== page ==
The creation of Hazel Reeves’ sculpture of Emmeline Pankhurst reached its dramatic climax this week, as the traditional ‘pour’ took place. With the molten bronze that will create the cast reaching temperatures of 1,200 degrees centigrade, this was an intensive and colourful moment.
Our Emmeline’s final resting place will be in Manchester, but for this symbolic occasion, it was in the London based foundry, Bronze Age Sculpture Casting Foundry, that the pour took place. This is ‘lost wax’ bronze casting, a highly skilled process that dates back some 6,000 years. The process entailed 300kg of glowing molten bronze being poured into a hollow vessel exactly in the shape of Emmeline.
Overseeing the ‘pour’ was sculptor Hazel Reeves and Chair of the Emmeline Pankhurst Statue Committee, Andrew Simcock.
Sculptor Hazel Reeves said, “After months spent working by hand on the clay sculpture of Our Emmeline, this was when the magic of the alchemy took place, as we witnessed the process that turns the clay into bronze. The pour of the bronze never fails to thrill!”
Andrew Simcock, Chair of the Emmeline Pankhurst Statue Committee, said, “To reach this moment was to see all of the months of campaigning, fundraising, planning and work coming together for Our Emmeline. It has also been the time to reflect upon the skill of Hazel, and it was wonderful to see this stage of her work unfold at the Foundry to create what will be a magnificent piece of public art and a testament to the legacy of Emmeline Pankhurst and all those who have supported this project.”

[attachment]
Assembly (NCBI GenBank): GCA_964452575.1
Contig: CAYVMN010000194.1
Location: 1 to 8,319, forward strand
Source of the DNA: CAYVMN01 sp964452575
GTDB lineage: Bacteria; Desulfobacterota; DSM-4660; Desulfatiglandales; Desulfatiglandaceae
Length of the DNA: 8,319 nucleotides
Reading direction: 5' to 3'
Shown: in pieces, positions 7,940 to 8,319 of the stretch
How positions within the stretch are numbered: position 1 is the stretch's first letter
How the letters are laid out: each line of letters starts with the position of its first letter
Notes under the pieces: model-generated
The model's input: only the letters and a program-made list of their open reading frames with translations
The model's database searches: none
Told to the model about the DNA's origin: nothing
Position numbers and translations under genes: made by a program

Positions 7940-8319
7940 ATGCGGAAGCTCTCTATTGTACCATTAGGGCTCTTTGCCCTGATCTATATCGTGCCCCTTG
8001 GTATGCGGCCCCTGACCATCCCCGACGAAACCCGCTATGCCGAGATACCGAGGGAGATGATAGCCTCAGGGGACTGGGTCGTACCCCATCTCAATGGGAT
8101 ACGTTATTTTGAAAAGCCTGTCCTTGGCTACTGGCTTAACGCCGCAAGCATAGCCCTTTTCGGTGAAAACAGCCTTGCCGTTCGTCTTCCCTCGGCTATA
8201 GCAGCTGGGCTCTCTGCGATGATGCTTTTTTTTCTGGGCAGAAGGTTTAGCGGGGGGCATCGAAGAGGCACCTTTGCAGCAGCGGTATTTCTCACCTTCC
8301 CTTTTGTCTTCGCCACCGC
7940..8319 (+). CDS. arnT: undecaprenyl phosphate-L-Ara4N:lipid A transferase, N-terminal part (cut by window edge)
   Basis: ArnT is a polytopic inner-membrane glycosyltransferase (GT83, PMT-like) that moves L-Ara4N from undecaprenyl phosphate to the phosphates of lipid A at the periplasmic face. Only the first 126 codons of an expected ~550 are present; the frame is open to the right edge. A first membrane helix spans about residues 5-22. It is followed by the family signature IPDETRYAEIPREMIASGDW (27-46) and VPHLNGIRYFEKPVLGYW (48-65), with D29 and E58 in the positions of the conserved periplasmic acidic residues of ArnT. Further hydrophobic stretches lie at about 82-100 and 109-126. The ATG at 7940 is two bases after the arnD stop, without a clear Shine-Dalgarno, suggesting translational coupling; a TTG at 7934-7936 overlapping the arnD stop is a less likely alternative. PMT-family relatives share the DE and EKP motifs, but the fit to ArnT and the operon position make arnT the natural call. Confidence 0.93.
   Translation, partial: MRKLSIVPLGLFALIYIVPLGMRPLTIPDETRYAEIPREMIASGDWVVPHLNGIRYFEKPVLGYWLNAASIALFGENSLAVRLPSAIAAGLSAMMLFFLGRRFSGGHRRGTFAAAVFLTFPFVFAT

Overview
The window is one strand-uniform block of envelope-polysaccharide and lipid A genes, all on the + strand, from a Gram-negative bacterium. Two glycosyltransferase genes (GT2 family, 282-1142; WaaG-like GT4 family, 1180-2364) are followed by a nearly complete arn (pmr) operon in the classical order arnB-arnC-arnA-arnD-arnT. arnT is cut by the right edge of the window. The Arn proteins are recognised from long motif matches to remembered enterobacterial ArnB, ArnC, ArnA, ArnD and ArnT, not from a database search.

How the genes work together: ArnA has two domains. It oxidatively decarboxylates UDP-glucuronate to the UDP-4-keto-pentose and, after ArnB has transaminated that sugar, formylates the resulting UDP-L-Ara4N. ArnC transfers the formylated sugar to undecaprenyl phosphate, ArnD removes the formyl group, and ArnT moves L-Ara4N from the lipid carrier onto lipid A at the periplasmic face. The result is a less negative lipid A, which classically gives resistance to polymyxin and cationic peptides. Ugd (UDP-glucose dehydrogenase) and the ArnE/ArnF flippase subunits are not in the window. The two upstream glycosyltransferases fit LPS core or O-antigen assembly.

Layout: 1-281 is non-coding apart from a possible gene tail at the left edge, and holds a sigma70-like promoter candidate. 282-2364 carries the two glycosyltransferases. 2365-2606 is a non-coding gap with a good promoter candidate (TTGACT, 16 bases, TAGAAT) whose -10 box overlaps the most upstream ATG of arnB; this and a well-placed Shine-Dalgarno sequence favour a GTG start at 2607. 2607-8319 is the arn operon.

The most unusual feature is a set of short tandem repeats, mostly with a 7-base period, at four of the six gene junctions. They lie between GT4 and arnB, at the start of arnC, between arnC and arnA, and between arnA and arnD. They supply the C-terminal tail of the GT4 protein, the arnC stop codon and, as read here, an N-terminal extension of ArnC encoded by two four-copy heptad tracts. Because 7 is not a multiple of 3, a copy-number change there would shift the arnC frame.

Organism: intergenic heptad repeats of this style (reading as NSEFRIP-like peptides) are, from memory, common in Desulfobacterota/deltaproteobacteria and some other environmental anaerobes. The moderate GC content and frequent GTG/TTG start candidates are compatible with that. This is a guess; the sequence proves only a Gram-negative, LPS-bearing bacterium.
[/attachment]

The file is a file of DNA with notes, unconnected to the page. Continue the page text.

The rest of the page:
Minster for Equalities Baroness Williams said, “In this centenary year it is important that we mark the many achievements and contributions of women in politics, society and beyond. The Government Equalities Office Centenary Fund has enabled women across the nation to do just that.
“This Emmeline Pankhurst statue – created by a leading female sculptor – is a brilliant way of continuing to remember the change that women have made in the last hundred years, and inspiring the next hundred years of success, courage and determination.”
Once the work at the Foundry is complete, Our Emmeline will then travel over 200 miles to reach her home city of Manchester. Here she will take her place in St Peter’s Square at the heart of the city, in recognition of her place in history and the legacy that lives on. Emmeline Pankhurst began what was to become known as the suffragette movement from her home in Manchester, now the Pankhurst Centre, and it is thanks to the votes of thousands of people that she will be immortalised as a statue.
As a final honour to her story, the unveiling of Our Emmeline will take place on Friday 14 December 2018 to mark 100 years since the first women voted in a UK General Election, connecting her story and legacy to this historical moment.
The statue will be the first of a woman in Manchester since Queen Victoria was unveiled in Piccadilly Gardens in 1901. Emmeline Pankhurst was selected as the public’s chosen female icon to be immortalised as a statue from a long list of 20 inspiring Mancunian females.
As well as voting for Emmeline, the public also voted for Hazel Reeves’ ‘Rise up, women’ as the winning design from a short list of six maquettes. The unveiling on 14 December will be the culmination of a campaign launched in 2014 to celebrate the significant contribution of women to the city.